img(height="1" width="1" style="display:none" src="https://www.facebook.com/tr?id=2939831959404383&ev=PageView&noscript=1")

Mixed-use timber tower makes a 74m high city beacon

Words:
Jan-Carlos Kucharek

How did Swedish practice White Arkitekter create a 75m high all-timber tower with a mostly glazed facade without using cross-bracing?

At 75m, Sara Cultural Centre is the world’s second tallest timber tower after the 85.4m Mjøstårnet tower in Brumunddal, Norway. Two more floors could have been added with no structural change.
At 75m, Sara Cultural Centre is the world’s second tallest timber tower after the 85.4m Mjøstårnet tower in Brumunddal, Norway. Two more floors could have been added with no structural change. Credit: Patrick Degerman

White Arkitekter’s Sara Cultural Centre at Skellefteå on Sweden’s north-eastern coast is a 30,000m² complex of theatre, library and art gallery on a four-storey plinth which is topped by a 16-storey hotel tower that acts as a beacon for the city’s catchment of 70,000. Acknowledging the town’s links with the timber industry, the 74m high complex, including tower, is built of locally-sourced wood, to make one of the world’s tallest all-timber structures.

Working with project engineer Florian Kosche, the firm adopted a dual approach to construction, say project architects Robert Schmitz and Oskar Norelius, pushing innovation in offsite engineered timber technology. The first was prefabricated glulam for the plinth holding the cultural facilities – which would mean delivering modules as big as 27m by 3m to site; and secondly, a cross-laminated timber (CLT), volumetric route for the hotel tower, plus timber cores, which accelerated construction and aided servicing logistics.

Although many taller timber buildings rely on cross-braced glulam for structural stability, the firm still wanted a predominantly glazed aesthetic. It chose a volumetric solution using CLT, which could better handle shear loads without cross-bracing. Putting the centre on the plinth also helped: with massive hybrid timber and steel trusses creating the necessary spans, it spread the tower load over a  bigger footprint.

  • Timber trusses are hybridised to reduce depth by introducing steel in tension.They also help distribute the tower’s loading.
    Timber trusses are hybridised to reduce depth by introducing steel in tension.They also help distribute the tower’s loading. Credit: Patrick Degerman
  • Throughout the complex, including the hotel, internal finishes have been left deliberately minimal.
    Throughout the complex, including the hotel, internal finishes have been left deliberately minimal. Credit: Patrick Degerman
12

The tower’s stacked pods, each a bedroom, are constructed as 7.2m by 3.6m by 3.2m high volumes, the timber pillars on all four corners acting as spigots to transfer loads down the structure. Pods are connected via steel plates. Timber walls are 100mm thick while floor and ceiling elements are 120mm. Voids created where column spigots interface act as a run for drainage between floors and as air ducts between walls and were later filled with attenuating and fire-retardant insulation.

Each floor consists of 16 pods which were delivered on site with bathrooms and the glazed bedroom face already installed. These windows also act as the weather line of the tower’s double-skin ventilated facade; the outer glazing layer was added after pods were stacked in place. This structural glazing, White Arkitekter adds, also helps to stabilise the entire structure.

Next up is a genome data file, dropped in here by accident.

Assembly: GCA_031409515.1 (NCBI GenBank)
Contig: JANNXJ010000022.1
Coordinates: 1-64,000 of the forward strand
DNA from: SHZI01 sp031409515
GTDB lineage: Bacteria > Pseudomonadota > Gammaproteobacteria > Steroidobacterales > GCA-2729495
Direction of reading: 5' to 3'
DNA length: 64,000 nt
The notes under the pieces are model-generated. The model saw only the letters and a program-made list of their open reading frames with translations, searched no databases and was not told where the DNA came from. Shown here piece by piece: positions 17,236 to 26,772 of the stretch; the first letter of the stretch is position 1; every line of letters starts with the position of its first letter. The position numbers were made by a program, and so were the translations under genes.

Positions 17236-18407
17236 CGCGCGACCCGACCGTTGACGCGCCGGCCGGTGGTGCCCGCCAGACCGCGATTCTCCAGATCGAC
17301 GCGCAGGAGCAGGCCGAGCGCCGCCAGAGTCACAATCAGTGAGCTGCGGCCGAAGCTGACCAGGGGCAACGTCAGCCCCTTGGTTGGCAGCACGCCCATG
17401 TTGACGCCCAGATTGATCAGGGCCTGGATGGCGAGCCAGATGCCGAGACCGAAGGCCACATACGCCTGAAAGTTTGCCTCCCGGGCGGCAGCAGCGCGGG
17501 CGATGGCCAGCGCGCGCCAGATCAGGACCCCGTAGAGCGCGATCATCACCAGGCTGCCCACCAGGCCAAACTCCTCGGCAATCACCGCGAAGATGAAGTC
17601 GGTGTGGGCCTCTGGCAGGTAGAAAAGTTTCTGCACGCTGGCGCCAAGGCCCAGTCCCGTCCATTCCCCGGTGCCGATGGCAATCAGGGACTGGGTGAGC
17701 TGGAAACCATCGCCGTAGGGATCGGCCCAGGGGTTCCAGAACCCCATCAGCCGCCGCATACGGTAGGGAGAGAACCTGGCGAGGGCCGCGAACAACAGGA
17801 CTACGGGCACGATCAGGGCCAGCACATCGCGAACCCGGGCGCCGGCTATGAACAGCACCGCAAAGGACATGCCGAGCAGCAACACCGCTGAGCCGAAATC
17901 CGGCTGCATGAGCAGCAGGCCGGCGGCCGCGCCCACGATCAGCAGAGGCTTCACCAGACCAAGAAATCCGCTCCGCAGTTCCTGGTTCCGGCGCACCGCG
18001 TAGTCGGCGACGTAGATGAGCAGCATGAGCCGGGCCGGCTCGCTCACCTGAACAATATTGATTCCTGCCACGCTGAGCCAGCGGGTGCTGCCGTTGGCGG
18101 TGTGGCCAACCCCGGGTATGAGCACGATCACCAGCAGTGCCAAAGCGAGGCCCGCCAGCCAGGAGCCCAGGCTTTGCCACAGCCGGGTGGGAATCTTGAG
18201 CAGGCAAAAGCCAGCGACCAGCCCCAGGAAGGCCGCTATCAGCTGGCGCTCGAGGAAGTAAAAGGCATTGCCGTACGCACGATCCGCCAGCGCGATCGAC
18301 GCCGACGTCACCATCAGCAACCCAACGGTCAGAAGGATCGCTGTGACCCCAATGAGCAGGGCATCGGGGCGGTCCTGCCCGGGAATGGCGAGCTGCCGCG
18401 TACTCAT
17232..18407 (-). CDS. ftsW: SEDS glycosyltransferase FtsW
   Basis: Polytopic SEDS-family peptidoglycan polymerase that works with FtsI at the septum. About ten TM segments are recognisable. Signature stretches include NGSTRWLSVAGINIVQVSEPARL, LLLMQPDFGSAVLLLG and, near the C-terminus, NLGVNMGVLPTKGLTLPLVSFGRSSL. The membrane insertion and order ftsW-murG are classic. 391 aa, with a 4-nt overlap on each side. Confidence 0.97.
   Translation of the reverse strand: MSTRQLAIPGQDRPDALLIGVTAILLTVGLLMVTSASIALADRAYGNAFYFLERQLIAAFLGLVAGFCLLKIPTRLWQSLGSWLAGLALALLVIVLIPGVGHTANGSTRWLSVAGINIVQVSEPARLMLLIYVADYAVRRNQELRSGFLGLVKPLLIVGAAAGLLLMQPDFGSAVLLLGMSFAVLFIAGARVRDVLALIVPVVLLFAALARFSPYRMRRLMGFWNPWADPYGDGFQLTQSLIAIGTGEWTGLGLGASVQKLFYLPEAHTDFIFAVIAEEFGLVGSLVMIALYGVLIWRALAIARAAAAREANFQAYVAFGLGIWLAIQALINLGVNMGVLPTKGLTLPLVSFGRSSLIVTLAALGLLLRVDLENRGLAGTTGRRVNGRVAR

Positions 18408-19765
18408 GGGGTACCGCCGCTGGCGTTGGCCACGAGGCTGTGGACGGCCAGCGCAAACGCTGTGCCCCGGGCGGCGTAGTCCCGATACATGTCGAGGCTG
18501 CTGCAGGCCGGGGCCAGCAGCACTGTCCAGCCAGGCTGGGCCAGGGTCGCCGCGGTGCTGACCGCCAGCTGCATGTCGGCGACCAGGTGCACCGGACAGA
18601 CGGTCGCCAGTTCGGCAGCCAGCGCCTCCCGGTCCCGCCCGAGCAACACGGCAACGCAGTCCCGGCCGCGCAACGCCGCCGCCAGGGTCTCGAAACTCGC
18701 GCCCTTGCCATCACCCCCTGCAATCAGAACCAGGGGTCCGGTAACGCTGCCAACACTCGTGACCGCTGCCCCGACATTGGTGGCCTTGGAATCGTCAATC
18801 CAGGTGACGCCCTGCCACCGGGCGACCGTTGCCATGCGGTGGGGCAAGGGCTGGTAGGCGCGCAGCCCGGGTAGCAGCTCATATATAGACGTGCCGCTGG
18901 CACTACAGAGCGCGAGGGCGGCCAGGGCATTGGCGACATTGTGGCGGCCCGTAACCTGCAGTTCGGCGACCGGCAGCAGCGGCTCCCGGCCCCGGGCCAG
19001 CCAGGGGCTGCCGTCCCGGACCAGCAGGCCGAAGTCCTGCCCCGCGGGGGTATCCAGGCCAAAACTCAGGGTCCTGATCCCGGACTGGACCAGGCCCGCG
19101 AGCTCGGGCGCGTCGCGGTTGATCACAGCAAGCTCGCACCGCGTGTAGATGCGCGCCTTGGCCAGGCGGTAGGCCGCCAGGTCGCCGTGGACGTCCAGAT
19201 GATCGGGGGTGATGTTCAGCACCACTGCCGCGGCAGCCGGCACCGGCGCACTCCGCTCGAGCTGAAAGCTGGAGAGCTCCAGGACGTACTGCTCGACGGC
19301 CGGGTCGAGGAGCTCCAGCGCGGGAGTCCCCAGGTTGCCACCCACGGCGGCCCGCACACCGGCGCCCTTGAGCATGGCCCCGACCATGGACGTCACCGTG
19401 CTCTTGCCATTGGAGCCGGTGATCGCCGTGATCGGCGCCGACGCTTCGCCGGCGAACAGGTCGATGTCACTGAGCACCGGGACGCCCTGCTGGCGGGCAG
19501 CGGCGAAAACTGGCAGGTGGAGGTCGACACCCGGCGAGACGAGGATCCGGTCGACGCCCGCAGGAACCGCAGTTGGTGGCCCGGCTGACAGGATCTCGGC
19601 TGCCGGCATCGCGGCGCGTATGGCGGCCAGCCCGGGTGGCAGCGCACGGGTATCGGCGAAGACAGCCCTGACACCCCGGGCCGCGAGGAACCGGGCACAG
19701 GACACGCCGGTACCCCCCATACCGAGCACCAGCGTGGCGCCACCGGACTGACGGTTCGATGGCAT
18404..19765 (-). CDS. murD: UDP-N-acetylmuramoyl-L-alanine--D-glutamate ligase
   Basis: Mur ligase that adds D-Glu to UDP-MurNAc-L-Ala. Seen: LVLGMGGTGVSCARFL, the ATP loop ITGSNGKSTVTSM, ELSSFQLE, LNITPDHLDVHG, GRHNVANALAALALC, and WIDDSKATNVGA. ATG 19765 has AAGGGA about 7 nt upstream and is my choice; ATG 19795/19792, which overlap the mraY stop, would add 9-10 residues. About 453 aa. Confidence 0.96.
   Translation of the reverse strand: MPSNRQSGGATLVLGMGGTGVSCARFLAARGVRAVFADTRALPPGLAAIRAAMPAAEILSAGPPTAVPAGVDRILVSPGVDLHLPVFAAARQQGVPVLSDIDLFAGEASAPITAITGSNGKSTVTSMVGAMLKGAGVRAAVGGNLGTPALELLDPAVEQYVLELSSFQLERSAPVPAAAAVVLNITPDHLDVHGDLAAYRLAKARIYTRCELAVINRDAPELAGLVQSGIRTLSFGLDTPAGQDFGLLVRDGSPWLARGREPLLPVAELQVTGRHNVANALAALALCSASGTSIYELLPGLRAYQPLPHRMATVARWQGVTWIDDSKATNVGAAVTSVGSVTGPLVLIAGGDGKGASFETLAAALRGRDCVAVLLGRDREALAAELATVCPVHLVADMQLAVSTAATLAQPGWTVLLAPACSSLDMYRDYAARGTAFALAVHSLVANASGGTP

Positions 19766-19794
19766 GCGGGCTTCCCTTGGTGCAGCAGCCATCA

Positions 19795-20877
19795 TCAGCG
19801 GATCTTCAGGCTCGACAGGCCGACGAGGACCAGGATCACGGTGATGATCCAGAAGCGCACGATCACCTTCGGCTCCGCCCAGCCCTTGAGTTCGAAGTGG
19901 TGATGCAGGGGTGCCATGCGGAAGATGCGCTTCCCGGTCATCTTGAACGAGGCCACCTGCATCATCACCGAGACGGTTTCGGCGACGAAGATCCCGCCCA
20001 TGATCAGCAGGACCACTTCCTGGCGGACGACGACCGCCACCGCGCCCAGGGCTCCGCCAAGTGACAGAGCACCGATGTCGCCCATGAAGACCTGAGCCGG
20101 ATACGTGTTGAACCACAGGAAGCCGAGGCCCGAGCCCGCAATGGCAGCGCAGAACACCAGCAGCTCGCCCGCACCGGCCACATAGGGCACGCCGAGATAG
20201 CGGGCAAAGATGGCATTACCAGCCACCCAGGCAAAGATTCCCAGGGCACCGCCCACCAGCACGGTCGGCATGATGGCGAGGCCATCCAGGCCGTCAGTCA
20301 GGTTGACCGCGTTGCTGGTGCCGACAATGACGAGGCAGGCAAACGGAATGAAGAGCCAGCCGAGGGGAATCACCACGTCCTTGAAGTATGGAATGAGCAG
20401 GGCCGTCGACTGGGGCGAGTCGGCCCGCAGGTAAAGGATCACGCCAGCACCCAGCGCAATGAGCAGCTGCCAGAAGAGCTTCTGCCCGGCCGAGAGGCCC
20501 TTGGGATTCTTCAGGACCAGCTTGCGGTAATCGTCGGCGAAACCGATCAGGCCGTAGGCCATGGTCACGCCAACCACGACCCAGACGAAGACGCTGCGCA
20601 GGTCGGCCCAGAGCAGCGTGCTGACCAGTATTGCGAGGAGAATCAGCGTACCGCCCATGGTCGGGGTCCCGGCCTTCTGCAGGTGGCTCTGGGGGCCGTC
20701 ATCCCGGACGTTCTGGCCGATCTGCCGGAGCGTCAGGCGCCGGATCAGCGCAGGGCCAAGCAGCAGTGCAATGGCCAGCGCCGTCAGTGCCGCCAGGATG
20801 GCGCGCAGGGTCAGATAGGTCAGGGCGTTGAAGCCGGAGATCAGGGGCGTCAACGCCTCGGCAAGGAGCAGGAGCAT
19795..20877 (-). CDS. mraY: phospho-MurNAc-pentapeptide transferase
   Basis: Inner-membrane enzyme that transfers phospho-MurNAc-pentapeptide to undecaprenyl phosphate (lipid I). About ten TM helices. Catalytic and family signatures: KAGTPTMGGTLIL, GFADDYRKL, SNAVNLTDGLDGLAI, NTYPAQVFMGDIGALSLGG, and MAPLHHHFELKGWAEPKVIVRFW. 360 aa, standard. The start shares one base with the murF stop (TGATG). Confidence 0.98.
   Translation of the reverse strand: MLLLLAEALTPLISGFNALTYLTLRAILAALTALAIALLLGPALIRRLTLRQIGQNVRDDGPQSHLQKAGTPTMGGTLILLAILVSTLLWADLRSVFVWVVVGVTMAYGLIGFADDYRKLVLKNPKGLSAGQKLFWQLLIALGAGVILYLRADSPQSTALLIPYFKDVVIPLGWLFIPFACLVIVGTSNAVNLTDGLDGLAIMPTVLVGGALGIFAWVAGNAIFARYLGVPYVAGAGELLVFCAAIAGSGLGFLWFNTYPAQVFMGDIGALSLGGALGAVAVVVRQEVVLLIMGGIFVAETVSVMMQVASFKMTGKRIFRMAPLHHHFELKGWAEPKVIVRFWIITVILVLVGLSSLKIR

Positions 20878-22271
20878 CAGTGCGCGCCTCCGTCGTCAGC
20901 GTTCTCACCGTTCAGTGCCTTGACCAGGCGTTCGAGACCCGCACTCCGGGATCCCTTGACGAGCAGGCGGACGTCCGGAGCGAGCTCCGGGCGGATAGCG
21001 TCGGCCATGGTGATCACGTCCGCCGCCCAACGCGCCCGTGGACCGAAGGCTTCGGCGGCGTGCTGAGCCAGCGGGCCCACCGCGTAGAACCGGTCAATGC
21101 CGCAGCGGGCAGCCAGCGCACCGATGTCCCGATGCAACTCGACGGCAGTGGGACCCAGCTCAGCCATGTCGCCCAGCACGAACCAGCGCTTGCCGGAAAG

While it took a year to build the concrete sub-structure, assembling the complex’s timber structure only took another year from start to completion. Construction of the main tower was particularly fast, taking around three days per floor to hoist its 16 pods into position. Delivered to site as sealed units, interior wall finishes were left exposed; no dry lining was used in bedrooms. Each room has three sprinkler heads, giving a 90-min fire rating to the tower structure and its two escape cores, while the plinth level has a 60-min rating.

Total building cost was €105m – around €3500/m² including design – not bad for a highly serviced typology in a country with high labour costs. And while White Arkitekter concedes that concrete would have been cheaper, timber was not only more sustainable but had symbolic resonance: ‘This was a city centre with a timber heritage lost to concrete over the last century,’ says Robert Schmitz. ‘We are returning timber to it, at a new and grander scale.’  

Latest

The Light Roof ideas competition, run in conjunction with Keylite Roof Windows,  asked entrants to design a generous family home where the only daylight came from directly above

Light Roof ideas competition, run with Keylite Roof Windows, asked for house designs only daylit from above

Stephen Macbean's design, using ingenious rooflights to direct its occupants’ vision skyward,  was overall winner of the RIBAJ/Keylite Roof Windows competition

Stephen Macbean's design uses ingenious rooflights to direct its occupants’ vision skyward

Soraya Somarathne’s subterranean residence, designed for the grounds of Lambeth Palace, incorporates building techniques found in the Indian villages of Rohtak

Soraya Somarathne’s subterranean residence is designed for the grounds of Lambeth Palace

Matthew Bate has updated the 1800s back-to-back house, addressing poor lighting and ventilation by means of a long, triangular roof lantern

Matthew Bate has updated the back-to-back house, improving lighting with a long, triangular roof lantern

Martin Gruenanger's sunken courtyard provides daylight and natural ventilation in this house extension that doubles the floor area

Martin Gruenanger's sunken courtyard provides daylight to this extension to an existing house